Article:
The largest telescope on Earth is coming to hunt radio-waves from the early universe

An artist's impression of the radio telescope array planned for SKA-Low, in Australia.
An artist's impression of the radio telescope array planned for SKA-Low, in Australia. (Image credit: SKAO)

Construction has started on the largest telescope array on Earth. 

The Square Kilometre Array (SKA), which will contain hundreds of radio antennae spread across two continents, is now under construction in both South Africa's Karoo region and Western Australia's Murchison Shire. 

Together, the two sites – named SKA-Mid and SKA-Low, for the types of radio frequencies they will primarily detect – will enable high-resolution imaging of the whole sky, according to the Square Kilometre Array Observatory (SKAO), the organization that oversees the telescope. The sensitivity of the telescope will allow scientists to pick up even faint signals left over from the earliest days of the universe. 

"The SKA project has been many years in the making," SKAO council chair Catherine Cesarsky said in an address at the South Africa site Monday (Dec. 5). "Today, we gather here to mark another important chapter in this 30-year journey that we've been on together. A journey to deliver the world's largest scientific instrument."

The planning stages of the telescope have spanned three decades, with pre-planning and contracting picking up speed in the past 18 months. The goal is to complete the telescope arrays by 2030. 

An artist's impression of the planned SKA-Mid (left) and SKA-Low sites in South Africa and Australia.

An artist's impression of the planned SKA-Mid (left) and SKA-Low sites in South Africa and Australia. (Image credit: SKAO)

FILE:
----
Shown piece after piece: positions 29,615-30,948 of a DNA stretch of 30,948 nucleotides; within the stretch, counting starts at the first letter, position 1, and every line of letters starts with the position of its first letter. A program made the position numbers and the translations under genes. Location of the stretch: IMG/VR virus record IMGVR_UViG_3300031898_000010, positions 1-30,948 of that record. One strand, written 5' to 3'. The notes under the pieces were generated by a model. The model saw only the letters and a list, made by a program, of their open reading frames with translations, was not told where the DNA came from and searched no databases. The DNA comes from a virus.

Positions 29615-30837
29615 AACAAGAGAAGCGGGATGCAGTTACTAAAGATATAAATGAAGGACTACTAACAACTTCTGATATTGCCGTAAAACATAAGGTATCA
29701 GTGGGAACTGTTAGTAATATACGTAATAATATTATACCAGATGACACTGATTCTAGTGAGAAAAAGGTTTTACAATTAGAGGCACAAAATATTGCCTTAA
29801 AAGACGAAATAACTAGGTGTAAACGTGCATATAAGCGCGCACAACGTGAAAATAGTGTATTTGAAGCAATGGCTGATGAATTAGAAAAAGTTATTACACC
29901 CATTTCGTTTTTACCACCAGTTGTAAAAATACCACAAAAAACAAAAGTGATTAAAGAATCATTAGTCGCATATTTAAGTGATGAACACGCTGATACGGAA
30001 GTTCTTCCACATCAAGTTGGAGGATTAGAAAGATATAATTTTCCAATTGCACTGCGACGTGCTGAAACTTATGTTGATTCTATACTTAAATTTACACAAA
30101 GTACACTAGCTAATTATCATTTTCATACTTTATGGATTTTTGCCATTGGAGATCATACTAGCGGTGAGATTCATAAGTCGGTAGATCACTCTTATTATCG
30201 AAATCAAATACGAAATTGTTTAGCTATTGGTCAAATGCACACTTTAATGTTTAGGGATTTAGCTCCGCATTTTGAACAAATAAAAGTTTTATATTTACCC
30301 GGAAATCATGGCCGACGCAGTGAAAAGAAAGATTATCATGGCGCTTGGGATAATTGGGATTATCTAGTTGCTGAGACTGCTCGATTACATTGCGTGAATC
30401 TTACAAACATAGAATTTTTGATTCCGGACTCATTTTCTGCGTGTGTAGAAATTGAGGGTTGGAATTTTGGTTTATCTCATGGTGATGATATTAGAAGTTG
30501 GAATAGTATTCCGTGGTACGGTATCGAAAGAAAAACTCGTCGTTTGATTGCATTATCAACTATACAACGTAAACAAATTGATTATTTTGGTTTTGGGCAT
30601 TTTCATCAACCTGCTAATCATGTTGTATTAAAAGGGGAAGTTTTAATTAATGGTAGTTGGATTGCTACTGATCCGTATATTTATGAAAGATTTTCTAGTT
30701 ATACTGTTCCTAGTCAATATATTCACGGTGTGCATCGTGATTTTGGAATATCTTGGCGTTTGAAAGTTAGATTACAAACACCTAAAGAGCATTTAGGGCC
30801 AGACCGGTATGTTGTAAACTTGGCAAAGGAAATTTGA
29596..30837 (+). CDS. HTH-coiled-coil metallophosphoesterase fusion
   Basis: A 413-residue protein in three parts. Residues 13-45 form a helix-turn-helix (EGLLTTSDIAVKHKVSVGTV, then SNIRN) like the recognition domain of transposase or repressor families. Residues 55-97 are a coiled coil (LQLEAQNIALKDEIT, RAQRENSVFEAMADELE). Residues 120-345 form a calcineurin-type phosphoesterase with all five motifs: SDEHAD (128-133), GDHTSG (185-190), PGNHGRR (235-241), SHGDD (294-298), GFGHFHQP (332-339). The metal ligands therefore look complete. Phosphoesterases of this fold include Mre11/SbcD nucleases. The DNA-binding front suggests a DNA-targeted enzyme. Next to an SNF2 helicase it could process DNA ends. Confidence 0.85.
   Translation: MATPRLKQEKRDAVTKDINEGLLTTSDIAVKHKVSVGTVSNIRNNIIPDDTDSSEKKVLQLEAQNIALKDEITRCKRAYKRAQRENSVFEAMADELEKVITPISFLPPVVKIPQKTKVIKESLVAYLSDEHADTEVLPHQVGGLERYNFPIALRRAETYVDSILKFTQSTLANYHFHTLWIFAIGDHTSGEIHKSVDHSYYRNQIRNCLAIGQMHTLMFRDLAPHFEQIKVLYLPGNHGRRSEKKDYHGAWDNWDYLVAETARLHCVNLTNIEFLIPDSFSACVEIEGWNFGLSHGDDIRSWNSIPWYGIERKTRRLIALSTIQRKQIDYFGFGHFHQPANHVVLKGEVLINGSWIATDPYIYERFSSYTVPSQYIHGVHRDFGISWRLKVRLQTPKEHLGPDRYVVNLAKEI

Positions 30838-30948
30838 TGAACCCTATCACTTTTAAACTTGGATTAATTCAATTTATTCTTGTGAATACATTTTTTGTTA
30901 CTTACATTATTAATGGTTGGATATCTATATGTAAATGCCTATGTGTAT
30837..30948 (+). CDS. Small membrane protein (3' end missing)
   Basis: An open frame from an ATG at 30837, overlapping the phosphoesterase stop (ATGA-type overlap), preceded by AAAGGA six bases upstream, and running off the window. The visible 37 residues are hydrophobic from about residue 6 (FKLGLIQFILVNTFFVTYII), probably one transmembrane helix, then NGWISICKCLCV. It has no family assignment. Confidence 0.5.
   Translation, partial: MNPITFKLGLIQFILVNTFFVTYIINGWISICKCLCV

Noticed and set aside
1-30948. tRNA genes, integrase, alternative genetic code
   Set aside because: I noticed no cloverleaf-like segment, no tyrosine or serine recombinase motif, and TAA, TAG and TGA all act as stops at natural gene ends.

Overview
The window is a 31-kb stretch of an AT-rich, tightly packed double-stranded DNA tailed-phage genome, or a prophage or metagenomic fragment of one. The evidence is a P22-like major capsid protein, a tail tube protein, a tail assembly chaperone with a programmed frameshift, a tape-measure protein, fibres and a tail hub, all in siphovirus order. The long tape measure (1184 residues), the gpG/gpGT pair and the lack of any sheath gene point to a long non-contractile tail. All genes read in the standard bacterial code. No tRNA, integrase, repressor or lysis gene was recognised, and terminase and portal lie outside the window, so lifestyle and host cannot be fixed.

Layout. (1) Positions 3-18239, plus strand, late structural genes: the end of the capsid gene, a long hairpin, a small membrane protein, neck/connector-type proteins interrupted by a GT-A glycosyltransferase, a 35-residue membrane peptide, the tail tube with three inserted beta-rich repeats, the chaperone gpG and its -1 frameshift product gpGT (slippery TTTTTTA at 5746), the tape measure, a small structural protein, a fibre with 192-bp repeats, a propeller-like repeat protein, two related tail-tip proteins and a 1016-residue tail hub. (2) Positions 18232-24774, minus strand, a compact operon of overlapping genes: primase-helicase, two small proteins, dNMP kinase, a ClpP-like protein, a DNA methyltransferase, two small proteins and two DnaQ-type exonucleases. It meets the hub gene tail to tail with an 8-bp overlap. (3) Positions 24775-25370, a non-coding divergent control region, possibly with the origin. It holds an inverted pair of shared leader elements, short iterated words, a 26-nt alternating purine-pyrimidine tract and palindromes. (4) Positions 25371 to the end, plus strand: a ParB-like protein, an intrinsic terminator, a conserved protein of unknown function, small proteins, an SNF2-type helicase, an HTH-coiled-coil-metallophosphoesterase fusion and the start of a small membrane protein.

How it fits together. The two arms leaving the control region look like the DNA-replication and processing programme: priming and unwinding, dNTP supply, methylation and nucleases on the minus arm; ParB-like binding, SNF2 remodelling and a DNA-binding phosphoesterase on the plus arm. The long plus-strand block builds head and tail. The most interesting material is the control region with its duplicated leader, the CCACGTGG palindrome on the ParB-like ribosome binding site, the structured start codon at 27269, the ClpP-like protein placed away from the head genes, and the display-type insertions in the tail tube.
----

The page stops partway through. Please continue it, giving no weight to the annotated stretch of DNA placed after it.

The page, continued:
The Australia site will host 131,072 low-frequency antennae placed as far as 40.4 miles (65 kilometers) apart. Together, they'll act as a radio telescope with a lens spanning nearly 100 acres (400,000 square meters). Each antenna station is 6.6 feet (2 m) tall and contains 256 antennae in a configuration that looks a bit like a pine tree. By catching very-low-frequency signals from the whole sky, SKA-Low will be able to delve into some of the oldest echoes left over from the first billion years of the universe, according to SKAO.

The site is on the land of the Indigenous Wajarri Yamaji, who signed a land-use agreement to ensure that the telescope did not interfere with any cultural sites and that locals would receive economic and educational benefits from the site. As a part of the agreement, the Wajarri Yamaji bestowed the traditional name "Inyarrimanha Ilgari Bundara" on the site, which means "sharing the sky and stars."

The South Africa site will consist of 197 parabolic discs spread as far as 93.2 miles (150 km) from one another. They'll be linked to the existing MeerKAT radio telescope, and will be the equivalent of a single telescope with an 8.2-acre (33,000 square meters) lens. SKA-Mid will be five times more sensitive, four times higher-resolution and 60 times faster at scanning the sky than the Karl G. Jansky Very Large Array (VLA) telescope, the current state-of-the-art radio telescope, located in New Mexico. 

Both Murchison Shire and Karoo were chosen for their remoteness and relative lack of human-made radio signals that might interfere with the detection of radio signals from deep space. Scientists around the world plan to use data from the telescope to study questions ranging from the fundamental nature of dark energy to the nature of mysterious fast radio bursts from distant galaxies. 

Stephanie Pappas
Live Science Contributor

Stephanie Pappas is a contributing writer for Live Science, covering topics ranging from geoscience to archaeology to the human brain and behavior. She was previously a senior writer for Live Science but is now a freelancer based in Denver, Colorado, and regularly contributes to Scientific American and The Monitor, the monthly magazine of the American Psychological Association. Stephanie received a bachelor's degree in psychology from the University of South Carolina and a graduate certificate in science communication from the University of California, Santa Cruz.